EUROPEAN COMMUNITY ASSOCIATION AGREEMENT (ECAA-2) WITH TURKEY

Under the European Community Association Agreement (ECAA) with Turkey, Turkish citizens have certain rights. Turkish citizens can apply to enter or stay in the United Kingdom if they want to establish themselves in business. The European Community Association Agreement (ECAA) with Turkey, known as the Ankara Agreement was signed on 12 September 1963. Article 13 of that Agreement refers to the progressive abolition of restrictions on freedom of establishment and provision of services. Article 41 known as the standstill clause, of the Additional Protocol to the Ankara Agreement, signed on 23 November 1970 states the following: “The Contracting Parties shall refrain from introducing between themselves any new restrictions on the freedom of establishment and the freedom to provide services.” This clause prohibits the introduction of any new restrictions which means that the contemporary laws and restrictions on the free movement of people particularly concerning matters where individuals want to establish their own business cannot be applied to Turkish citizens.

Therefore, the effect of the standstill clause is that Turkish nationals seeking leave to enter or remain in the UK as business person ought to have their applications considered under domestic rules that are no less favourable to them than those in force when the UK joined the EU on 1 January 1973. The on entry rules at that time were HC509 and the after entry rules were HC510. These rules are applicable for those who wish to rely on the Ankara Agreement.

The European Court of Justice in case C-16/05 Tum and Dari (20 September 2007) held that the Ankara Agreement prohibits the introduction, from its entry into force, of any new restrictions on the exercise of the freedom of establishment and freedom to provide services, including those relating to the conditions governing first admission to a Member State.

The right to take the benefit of the standstill clause is subject to one exception which is consistent with the ECJ’s findings in Tum and Dari. Where fraud or abuse is established, the standstill clause will not be applied and the merits of the person’s business application will only be considered under the relevant current rules. The current immigration rules in force, which is far stricter than that in force in 1973 is HC395 as amended. This will normally be the Tier 1 (Entrepreneur) category in paragraphs 245H-245N or, where applicable, on general grounds for refusal.

The Ankara Agreement has recently come to light, in the last decade or so. It is an area where there is still scope for development. The UKBA, in an aim to control false claims and unfounded business are also introducing new measures such as a new interview process where applicants wishing to rely on the Ankara Agreement are interviewed by UKBA staff.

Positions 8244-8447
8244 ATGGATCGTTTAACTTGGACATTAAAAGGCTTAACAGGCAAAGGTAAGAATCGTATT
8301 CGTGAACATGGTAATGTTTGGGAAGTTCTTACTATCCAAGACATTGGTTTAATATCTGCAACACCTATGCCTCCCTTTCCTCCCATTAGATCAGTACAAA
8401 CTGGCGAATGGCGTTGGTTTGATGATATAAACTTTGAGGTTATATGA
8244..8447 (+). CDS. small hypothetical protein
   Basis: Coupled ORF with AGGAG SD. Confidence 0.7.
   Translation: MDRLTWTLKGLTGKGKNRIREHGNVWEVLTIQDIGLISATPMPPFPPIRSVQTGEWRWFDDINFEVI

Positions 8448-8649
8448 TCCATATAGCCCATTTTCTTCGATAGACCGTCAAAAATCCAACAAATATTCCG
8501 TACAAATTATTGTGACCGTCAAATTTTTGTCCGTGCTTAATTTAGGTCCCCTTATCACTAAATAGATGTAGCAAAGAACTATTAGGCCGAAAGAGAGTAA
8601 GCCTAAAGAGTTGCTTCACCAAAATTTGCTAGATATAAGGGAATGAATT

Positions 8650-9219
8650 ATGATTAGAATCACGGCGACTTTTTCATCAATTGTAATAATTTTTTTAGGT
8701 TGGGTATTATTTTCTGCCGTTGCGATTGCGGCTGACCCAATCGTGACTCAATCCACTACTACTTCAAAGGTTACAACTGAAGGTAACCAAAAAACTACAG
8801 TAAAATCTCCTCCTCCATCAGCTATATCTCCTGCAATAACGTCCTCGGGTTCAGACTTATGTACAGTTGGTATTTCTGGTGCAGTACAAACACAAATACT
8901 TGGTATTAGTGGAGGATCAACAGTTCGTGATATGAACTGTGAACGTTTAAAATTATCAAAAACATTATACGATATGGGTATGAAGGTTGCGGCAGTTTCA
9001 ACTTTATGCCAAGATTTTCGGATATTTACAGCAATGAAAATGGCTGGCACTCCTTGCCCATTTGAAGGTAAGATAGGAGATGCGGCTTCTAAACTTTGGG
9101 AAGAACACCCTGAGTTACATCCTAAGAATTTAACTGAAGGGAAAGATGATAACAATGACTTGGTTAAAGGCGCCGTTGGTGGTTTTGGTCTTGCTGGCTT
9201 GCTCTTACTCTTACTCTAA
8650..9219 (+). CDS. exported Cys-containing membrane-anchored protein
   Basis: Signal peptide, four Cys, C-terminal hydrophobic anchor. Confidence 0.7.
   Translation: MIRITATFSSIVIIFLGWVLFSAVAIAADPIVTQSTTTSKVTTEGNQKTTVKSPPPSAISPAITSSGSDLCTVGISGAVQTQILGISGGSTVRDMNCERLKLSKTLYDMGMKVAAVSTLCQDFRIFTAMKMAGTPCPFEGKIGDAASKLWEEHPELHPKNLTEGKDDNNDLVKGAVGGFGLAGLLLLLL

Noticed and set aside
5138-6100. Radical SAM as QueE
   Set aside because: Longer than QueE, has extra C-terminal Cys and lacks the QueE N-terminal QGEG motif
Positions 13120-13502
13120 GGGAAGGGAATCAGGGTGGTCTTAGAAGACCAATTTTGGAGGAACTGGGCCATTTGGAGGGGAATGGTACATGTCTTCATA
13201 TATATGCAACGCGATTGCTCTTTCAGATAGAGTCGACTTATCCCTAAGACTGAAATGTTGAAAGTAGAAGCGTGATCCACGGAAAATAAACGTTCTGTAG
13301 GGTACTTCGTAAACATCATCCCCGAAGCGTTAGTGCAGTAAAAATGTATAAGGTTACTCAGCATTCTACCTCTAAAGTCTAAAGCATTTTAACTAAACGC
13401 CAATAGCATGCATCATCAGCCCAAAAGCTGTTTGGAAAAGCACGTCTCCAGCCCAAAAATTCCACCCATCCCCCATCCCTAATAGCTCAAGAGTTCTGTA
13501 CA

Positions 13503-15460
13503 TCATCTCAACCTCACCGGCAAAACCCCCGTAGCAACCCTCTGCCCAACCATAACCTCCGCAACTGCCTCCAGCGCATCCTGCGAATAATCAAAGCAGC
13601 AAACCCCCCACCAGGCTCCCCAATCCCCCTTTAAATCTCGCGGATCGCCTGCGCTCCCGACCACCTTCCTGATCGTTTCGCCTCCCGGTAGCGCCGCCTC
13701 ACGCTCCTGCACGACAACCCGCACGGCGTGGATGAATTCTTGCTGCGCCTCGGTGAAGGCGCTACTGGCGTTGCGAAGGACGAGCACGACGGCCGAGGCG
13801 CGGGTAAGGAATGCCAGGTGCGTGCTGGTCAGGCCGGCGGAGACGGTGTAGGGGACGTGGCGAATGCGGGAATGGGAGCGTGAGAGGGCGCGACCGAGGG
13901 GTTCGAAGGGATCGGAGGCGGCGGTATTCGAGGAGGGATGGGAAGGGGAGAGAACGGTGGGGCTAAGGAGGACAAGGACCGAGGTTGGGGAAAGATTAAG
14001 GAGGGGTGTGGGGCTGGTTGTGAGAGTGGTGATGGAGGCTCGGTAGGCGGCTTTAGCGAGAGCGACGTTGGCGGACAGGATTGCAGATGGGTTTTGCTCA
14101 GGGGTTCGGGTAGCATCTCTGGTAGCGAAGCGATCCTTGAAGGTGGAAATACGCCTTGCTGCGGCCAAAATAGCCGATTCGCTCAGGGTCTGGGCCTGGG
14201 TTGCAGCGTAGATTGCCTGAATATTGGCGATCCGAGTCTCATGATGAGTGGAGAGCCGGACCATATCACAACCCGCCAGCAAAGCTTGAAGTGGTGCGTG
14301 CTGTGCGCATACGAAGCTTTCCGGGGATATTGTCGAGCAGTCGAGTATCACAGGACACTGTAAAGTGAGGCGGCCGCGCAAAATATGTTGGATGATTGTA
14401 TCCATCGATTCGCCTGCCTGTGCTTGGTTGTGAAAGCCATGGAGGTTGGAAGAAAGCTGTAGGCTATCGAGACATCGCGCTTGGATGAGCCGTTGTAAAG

Entry Clearance / Leave to Remain

Applicants, who demonstrate a genuine intention to establish a viable business, may be granted leave to remain (or Entry Clearance) for 12 months from date of decision. After the 12 month ‘trial’ period for the business, if the business succeeds the applicant can then make an application for further leave to remain in the UK which will be considered under the After Entry Business Provisions in order to continue with their business. Generally and “appropriate extension of stay” for a period of 3 years is granted but this is not definitive. Upon completion of a total of 4 years leave to remain under a Turkish ECAA self employed visa, applicants may apply for indefinite leave to remain in the UK. Upon being granted indefinite leave to remain, applicants can then apply for naturalisation as a British citizen after a further 12 months.

Family Members

Family members of Turkish ECAA Self Employed persons can apply to join their spouse, civil partner, unmarried or same sex partner or parent (if the applicant is a child under the age of 18 at the time of the application) in the UK. They can also apply for settlement in the UK.

RECENT LEGAL DEVELOPMENTS

Recent Legal Developments

Strasbourg upholds right of British courts to impose whole-life terms

Whole-life tariffs are compatible with the European Convention on Human Rights and do not amount to ‘inhuman or degrading treatment’, the European Court of Human Rights has ruled. The case was taken to Europe in 2008 by Arthur

Forced marriage now a crime

Forcing someone to marry against their will is now a criminal offence. New legislation introduced on 16 June 2014 by the government is designed to help people in England and Wales. It also applies to UK nationals overseas

Supreme Court dismisses ‘right to die’ appeal

The Supreme Court dismissed the right to die appeal brought by the wife of the late Tony Nicklinson and campaigner Paul Lamb in a landmark judgment today. The appellants claimed the prohibition on assisted suicide in section 2(1)

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